Do flowers make a garden?

February 9th, 2014 | 21 Comments »
Must a garden have flowers? Must it have trees and shrubs? Must it have plants at all? I think most people would say yes. But consider England’s great landscape gardens. Some of those designed by Lancelot ‘Capability’ Brown in the late 1700s had few if any flowers. And what about that masterpiece of garden art, the Ryoan-ji  garden in Kyoto? This garden from the late 1400s contains only sand, rock and small islands of moss. This image of the Ryoan-ji's Zen garden is from Wikipedia. So, is “garden” simply a word to be defined

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Lady Byng, Where Are You?

February 2nd, 2014 | 1 Comment »
The hunt is on for a lost peony, the Lady Byng. This special peony was said to be very pretty, and it definitely was colourful, bright crimson carmine with a distinctive cushion of buff and deep red.  It was also expensive: in 1926, it cost an astronomical $35. This is what it looked like:     The only known photograph of the 'Lady Byng' peony The peony was developed by Harry Norton, a Canadian peony breeder from Ayer’s Cliff, Québec, who bred many peonies in the early years of the 1900s.

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Happy Birthday to a one-year old blog!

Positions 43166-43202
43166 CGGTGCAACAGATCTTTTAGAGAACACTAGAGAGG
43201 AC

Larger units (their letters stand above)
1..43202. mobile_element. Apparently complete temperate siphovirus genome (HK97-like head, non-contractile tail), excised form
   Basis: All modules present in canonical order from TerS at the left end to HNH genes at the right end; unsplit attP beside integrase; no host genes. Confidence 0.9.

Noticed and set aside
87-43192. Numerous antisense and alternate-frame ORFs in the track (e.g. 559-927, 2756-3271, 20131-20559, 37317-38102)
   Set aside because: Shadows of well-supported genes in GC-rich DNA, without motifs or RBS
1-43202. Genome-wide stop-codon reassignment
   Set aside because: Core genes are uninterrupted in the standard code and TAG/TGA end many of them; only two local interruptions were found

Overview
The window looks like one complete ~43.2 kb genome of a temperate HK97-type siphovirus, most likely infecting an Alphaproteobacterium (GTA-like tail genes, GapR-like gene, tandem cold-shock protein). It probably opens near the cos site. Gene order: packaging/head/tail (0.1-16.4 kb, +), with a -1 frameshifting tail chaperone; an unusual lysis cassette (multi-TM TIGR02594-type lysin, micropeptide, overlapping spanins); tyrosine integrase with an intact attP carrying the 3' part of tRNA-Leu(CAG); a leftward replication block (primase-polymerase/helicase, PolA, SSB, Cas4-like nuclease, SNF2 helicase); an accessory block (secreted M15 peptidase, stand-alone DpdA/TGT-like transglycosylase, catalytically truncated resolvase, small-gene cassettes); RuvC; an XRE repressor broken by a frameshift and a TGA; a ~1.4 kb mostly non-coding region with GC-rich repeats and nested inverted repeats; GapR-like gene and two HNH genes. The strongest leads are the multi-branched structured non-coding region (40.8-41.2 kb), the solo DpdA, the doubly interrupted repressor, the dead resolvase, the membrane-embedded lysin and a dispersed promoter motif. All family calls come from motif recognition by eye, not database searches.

January 27th, 2014 | 12 Comments »
A year ago this week I wrote the first entry for this blog, Glen Villa: Site and Insight. In the introductory post, I acknowledged that I didn't know how the blog was going to evolve. I know I want to write about my garden, Glen Villa, and about how it got to be what it is. I want to write about art and the installations I’m building throughout the property. But more, I want to share my ideas about what a garden is, what it can be, and why it

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2013: Glen Villa reviewed

January 20th, 2014 | 4 Comments »
The end of January isn't the obvious time to do a year-end review, but since 2013 is well and truly over,  it's now or never. And since next week marks the one year anniversary of this blog, and I plan to review some of the top posts and your comments about them, writing a month by month review of what happened this past year at Glen Villa seems a reasonable idea. So let's go! January: The tiny evergreen seedlings we planted four or five years ago in an area I

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Observing and learning

January 12th, 2014 | 6 Comments »
A few months ago Don Stratham, a New York state garden consultant, wrote a blog post about garden mishaps, or learning from failures in the garden, in his blog called Rooting for Ideas. He listed some of his mistakes -- and what they had taught him. But what his post made me think of was the importance of observation itself, and of taking note of what you observe. I saw this forest scene a few years ago and was immediately struck by nature's artful composition. The contrast between the upright

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Looking ahead: Glen Villa in 2014

January 5th, 2014 | 8 Comments »
I don't make New Year's Resolutions. But planning ahead for the garden is a regular winter activity. So this is what I plan (correction: make that hope) to do in 2014. 1. Clean up loose ends. This category includes more things than I like to think about. I often start new projects before the old ones are finished, but this year I intend to do some tidying up before beginning anything new. (Ok, I suppose that counts as a resolution.) Loose end #1 is the final aqueduct pool, just above

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